If you’re helping care for a loved one who either has Medicare or will soon be eligible, it can seem overwhelming, particularly at first. In fact, the whole situation can feel overwhelming.
It may help to know that you’re in good company. Over 90 million Americans are currently acting as a loved one’s caregiver. Whether you’re new to the role or new to Medicare, this post helps walk you through what you need to know to help ensure your loved one gets the most out of their Medicare benefits.
The A, B, Cs – and Ds – of Medicare
Medicare is a federally-funded health insurance program. Americans aged 65 and over qualify, as do some people who are under age 65 if they have certain conditions, such as end-stage renal disease (ESRD).
The four parts of Medicare are Parts A and B (also known as Original Medicare), Part C (also known as Medicare Advantage) and Part D (also known as Medicare Prescription Drug Coverage). In addition, you can get Medicare Supplement Insurance (also known as Medigap).
Original Medicare includes two parts. Medicare Part A is hospital insurance. It covers in-patient hospital care, hospice and home healthcare, and care in a skilled nursing facility.
Part B is medical insurance; it covers common services from physicians and other healthcare professionals. In addition, coverage includes outpatient care, durable medical equipment, some preventive screenings and services, and home healthcare.
Original Medicare does not cover extended nursing home care, prescription drugs, or long-term care. It also does not include vision, dental, or hearing benefits.
Medicare Advantage (MA)
Legally, Medicare Advantage must provide all of the services and benefits offered under Original Medicare, but MA plans often include additional benefits, such as prescription drug coverage and vision care.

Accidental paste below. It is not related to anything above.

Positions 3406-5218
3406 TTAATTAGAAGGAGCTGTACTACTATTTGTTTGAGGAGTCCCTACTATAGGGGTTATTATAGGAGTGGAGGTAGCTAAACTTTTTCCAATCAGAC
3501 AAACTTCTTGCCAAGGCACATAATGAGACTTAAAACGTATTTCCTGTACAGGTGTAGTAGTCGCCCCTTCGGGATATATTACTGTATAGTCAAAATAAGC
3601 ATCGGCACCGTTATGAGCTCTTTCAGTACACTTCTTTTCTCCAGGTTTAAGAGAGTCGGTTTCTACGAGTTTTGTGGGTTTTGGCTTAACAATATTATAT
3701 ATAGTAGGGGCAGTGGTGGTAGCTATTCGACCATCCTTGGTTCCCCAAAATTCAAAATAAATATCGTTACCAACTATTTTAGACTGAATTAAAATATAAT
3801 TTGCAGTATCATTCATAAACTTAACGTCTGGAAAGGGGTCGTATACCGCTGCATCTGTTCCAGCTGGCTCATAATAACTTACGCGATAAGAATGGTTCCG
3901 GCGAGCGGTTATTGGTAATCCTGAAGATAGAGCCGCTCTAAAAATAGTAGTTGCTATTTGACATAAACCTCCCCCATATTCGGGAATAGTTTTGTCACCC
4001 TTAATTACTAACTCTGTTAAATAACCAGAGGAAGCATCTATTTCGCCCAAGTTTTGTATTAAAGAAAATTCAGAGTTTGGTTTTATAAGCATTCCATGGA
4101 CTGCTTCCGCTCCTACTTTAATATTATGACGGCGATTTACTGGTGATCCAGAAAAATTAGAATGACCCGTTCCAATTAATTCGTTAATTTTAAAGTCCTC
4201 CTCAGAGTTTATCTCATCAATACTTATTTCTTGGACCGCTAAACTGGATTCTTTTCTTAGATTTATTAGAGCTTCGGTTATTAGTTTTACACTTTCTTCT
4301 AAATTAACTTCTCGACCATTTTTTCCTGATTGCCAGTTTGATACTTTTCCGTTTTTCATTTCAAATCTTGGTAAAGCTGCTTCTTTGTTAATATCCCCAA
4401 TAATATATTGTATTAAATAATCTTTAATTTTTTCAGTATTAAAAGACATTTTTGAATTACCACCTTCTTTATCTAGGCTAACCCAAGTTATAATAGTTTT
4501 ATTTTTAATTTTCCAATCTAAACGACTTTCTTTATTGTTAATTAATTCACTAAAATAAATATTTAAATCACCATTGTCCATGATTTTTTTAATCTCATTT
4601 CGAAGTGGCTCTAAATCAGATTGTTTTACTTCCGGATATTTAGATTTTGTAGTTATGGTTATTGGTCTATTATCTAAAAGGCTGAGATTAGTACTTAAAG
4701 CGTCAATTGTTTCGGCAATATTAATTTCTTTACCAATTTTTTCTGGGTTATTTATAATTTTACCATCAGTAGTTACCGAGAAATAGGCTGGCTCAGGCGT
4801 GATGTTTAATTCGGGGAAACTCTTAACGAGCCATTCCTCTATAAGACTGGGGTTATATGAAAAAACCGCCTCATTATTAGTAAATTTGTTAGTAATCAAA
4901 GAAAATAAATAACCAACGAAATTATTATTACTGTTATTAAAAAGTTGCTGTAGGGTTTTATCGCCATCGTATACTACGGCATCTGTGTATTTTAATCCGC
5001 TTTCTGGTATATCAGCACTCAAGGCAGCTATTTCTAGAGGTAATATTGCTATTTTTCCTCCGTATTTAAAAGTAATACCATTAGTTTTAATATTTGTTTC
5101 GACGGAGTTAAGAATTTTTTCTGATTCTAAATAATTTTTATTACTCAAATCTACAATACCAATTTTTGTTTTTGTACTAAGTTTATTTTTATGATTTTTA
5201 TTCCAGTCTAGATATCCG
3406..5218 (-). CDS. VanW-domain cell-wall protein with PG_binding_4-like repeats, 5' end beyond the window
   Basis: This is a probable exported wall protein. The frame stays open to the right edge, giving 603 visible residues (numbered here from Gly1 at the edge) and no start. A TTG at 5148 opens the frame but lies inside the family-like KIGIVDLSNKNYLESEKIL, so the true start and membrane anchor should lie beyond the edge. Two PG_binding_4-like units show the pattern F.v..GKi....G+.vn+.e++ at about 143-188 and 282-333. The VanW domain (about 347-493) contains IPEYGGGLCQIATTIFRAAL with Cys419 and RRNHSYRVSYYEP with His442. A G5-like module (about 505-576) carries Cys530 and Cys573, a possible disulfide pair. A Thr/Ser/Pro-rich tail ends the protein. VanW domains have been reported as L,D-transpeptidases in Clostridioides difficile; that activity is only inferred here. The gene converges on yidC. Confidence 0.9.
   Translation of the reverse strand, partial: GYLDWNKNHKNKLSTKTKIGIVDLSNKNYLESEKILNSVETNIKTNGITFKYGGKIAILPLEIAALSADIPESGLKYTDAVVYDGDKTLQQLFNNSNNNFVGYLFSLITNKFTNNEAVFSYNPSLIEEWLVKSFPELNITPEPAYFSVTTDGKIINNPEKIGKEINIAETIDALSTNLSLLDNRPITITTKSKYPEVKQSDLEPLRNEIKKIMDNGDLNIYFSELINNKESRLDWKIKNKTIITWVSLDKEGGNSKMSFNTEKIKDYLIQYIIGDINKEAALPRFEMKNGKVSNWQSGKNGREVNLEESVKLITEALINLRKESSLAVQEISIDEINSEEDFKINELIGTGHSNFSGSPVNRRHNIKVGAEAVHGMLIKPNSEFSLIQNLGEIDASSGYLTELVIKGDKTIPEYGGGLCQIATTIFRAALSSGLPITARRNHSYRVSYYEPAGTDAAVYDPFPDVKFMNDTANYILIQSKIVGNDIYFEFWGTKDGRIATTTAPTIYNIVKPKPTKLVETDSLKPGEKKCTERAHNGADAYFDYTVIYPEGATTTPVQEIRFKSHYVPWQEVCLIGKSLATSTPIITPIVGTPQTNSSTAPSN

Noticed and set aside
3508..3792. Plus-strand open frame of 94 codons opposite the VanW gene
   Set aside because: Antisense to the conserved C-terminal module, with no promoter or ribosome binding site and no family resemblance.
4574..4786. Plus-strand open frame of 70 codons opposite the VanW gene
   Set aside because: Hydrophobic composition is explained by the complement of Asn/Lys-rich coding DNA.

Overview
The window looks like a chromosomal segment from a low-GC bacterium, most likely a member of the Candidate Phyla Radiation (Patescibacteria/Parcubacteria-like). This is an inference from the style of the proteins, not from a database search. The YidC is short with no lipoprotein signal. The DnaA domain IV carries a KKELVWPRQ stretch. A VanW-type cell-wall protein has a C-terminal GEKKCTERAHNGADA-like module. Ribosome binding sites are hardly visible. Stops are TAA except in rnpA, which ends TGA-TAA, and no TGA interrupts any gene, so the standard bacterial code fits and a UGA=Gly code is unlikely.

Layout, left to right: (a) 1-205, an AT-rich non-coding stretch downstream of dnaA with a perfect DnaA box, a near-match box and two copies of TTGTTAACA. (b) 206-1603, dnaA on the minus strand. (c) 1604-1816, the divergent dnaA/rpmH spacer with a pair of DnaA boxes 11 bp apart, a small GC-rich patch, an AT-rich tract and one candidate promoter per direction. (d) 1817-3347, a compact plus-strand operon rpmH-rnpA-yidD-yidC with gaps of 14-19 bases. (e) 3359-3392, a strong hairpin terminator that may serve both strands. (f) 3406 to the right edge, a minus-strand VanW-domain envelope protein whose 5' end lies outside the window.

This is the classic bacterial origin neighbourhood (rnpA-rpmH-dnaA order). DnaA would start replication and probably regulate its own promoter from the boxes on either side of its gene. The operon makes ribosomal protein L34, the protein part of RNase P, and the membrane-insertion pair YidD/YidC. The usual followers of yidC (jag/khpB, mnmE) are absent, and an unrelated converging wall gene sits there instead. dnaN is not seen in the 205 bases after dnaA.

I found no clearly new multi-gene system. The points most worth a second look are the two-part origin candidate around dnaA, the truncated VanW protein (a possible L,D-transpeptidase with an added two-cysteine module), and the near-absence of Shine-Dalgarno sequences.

MA plans are provided by private insurance companies that must receive approval from Medicare. It’s important to note that most MA plans have a monthly premium in addition to the premium you must pay for Original Medicare.
Medicare Part D
Prescription Drug Coverage helps beneficiaries pay their prescription costs. These are also provided by private, Medicare-approved insurers.
Medicare Supplement Insurance helps pay the costs not covered by Medicare. This includes premiums, co-pays, co-insurance, and yearly deductibles. These plans are also offered by private insurers. You must undergo medical underwriting and may be denied a Medigap plan based on that process. The exception is the first six months you have Medicare Part B. During this time, you are exempt from the underwriting process.
Compiling Your Loved One’s Important Information
Assisting your loved one with their healthcare and Medicare needs requires having a variety of information at your fingertips. Make sure you have easy access to the following:
- Any allergies or food restrictions
- Complete list of current prescriptions and over-the-counter medications, including dosages
- Contact information for all healthcare providers, including primary care physician, pharmacies, and hospital